Young Children May Outgrow Peanut Allergies Along with Other Food Allergies, According to Research at The Children's Hospital of Philadelphia


PHILADELPHIA, Feb. 15 /PRNewswire/ -- Having a child with peanut allergy strikes fear in the hearts of parents because it is one of the leading causes of fatal and near-fatal food-induced allergic reactions. This has ignited a heated controversy about banning peanuts from school cafeterias and airline snack trays.

Now there is new -- and perhaps reassuring -- evidence that some children may outgrow this life-threatening reaction to the legume, according to research at The Children's Hospital of Philadelphia. The findings were published in the December 2000 issue of the Annals of Allergy, Asthma & Immunology and are part of an ongoing study at the hospital.

Unlike allergies to other foods such as milk and eggs, which are generally outgrown by the time a child is five years old, conventional thinking is that sensitivity to peanuts lasts a lifetime. This study is among the first to challenge that assumption. "It represents a shift from the idea that no children outgrow peanut allergies to the reality that this allergy may indeed resolve in some children," said the study's lead author, Jonathan Spergel, M.D., Ph.D., associate physician in the Section of Allergy at Children's Hospital. Co-authors include Nicholas A. Pawlowski, M.D., Chief, Section of Allergy, and Janet Beausoleil, M.D., associate physician in the Section of Allergy.

The report centered on 33 patients who showed a clear clinical history of peanut allergy and positive skin tests. Feeding the children the suspected peanut allergen, a procedure known as an oral challenge, was done up to five years after their initial evaluations.

Dr. Spergel stressed that people with peanut allergies should be challenged only in a medical setting under controlled conditions to see if they have outgrown their allergy. "That way, if someone is going to have a full-blown anaphylactic reaction requiring immediate treatment, we can prevent it from becoming a life-threatening reaction at the first sign of trouble."

In the study, the researchers carefully fed the children tiny amounts of peanut starting with 1/40th of a teaspoon until the patient showed a reaction or tolerated two teaspoons of peanut. Reactions included hives, flaring of dermatitis, vomiting/diarrhea, respiratory symptoms or the beginnings of anaphylaxis, marked by throat swelling, difficulty breathing and a drop in blood pressure.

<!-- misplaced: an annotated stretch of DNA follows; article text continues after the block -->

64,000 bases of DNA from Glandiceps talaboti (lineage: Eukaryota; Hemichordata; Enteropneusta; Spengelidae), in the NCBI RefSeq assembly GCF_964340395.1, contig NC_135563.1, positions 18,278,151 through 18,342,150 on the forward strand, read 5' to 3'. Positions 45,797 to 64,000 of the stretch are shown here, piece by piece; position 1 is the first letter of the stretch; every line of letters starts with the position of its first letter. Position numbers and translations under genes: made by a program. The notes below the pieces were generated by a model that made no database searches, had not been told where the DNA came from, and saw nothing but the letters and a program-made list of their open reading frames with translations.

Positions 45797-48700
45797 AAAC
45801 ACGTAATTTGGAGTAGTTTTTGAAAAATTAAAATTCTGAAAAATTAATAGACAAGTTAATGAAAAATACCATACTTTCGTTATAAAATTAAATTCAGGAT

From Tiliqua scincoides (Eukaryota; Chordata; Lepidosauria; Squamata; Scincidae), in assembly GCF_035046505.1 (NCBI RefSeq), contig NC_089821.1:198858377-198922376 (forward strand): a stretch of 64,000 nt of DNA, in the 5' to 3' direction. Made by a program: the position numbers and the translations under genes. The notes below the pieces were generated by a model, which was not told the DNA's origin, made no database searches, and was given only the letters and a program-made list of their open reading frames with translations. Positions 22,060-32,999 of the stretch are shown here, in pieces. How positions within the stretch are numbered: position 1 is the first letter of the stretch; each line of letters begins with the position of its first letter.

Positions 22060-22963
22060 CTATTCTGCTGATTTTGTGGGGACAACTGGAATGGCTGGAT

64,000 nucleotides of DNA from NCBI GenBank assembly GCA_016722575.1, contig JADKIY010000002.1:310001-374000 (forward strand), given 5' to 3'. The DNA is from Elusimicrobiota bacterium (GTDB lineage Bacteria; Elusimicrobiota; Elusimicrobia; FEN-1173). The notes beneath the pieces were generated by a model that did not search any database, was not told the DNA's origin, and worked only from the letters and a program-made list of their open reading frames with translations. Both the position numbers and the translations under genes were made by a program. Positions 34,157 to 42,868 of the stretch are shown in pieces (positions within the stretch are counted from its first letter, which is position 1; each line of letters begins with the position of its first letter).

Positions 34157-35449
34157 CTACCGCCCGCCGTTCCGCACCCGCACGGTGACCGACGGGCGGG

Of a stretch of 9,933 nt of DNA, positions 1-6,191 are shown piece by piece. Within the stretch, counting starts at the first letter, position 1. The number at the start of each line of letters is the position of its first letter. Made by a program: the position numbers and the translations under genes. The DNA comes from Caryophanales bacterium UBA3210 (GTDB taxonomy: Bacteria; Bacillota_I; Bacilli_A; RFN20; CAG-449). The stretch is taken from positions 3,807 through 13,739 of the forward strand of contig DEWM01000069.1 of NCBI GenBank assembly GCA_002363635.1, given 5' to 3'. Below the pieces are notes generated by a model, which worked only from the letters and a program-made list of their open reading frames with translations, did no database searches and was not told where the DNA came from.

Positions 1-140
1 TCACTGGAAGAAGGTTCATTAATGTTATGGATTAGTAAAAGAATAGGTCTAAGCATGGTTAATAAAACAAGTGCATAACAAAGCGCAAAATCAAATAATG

Nineteen patients continued to react to peanuts, while 14 children had a negative reaction to the challenge. These "resolvers," who ranged in age from 18 months to eight years old, had milder initial reactions to peanuts. They were more likely to have hives rather than breathing problems or dangerous throat swelling when ingesting peanut butter for the first time.

"Our findings suggest that at least some of peanut-sensitive children will outgrow their peanut allergy. We are working hard to find out just how many will be this fortunate," said Dr. Spergel. Once the allergy is gone, it does not reappear later in life, he added.

But he stressed that this is just the beginning of unraveling the peanut-allergy mystery. "We cannot predict all who will be sensitive by using any current tests, nor can we predict how they will react," he said. "We are hoping to identify the features that will predict who will outgrow the allergy, and when it might happen." Skin and blood tests are limited in their usefulness because a positive test only means that a person may react.

Another goal is to develop an effective treatment for peanut allergy. "At present, there are no treatments -- no allergy shots or pills -- that can prevent a reaction," says Dr. Spergel. "The only course is to avoid suspect foods."

Other points presented in the report included:

-- Other studies have shown that peanut allergy occurs in less than one percent of the population in this country. Nearly all occur in people under 15 years of age.

-- Other studies have also shown that, as peanut products become more common in the diet, peanut allergy is being observed at earlier ages. Peanut allergy is also seen in very young children due to sensitization in utero and infancy via breast milk, if the mother eats peanuts.

-- Refusal to eat peanuts can be a sign of an allergy. In this study, of 13 patients who refused to eat peanuts and who had positive skin tests, 38 percent were documented to have clinical sensitivity by a positive challenge. It is possible that the patients had been avoiding this food since they knew it would make them sick. However, refusal to eat peanuts "should not be viewed as an indicator of a true peanut allergy unless a challenge is performed," said Dr. Spergel.

-- Among patients with peanut allergy, the most common reaction to peanuts involved the skin, with dermatitis or hives.

-- A potential indicator of the possibility to become tolerant of peanuts may be the size of the initial reaction noted on the skin test. The smaller the reaction, the more likely the child may outgrow the allergy, the study suggested.

-- In general, patients who have had an anaphylactic reaction to peanuts appeared to be less likely to have resolution of their peanut allergy.

Founded in 1855 as the nation's first pediatric hospital, The Children's Hospital of Philadelphia is ranked today as the best pediatric hospital in the nation by a comprehensive Child Magazine survey. Its pediatric research program is among the largest in the country, ranking second in National Institutes of Health funding.

CONTACT: Erin McDermott of The Children's Hospital of Philadelphia, 215-590-7429.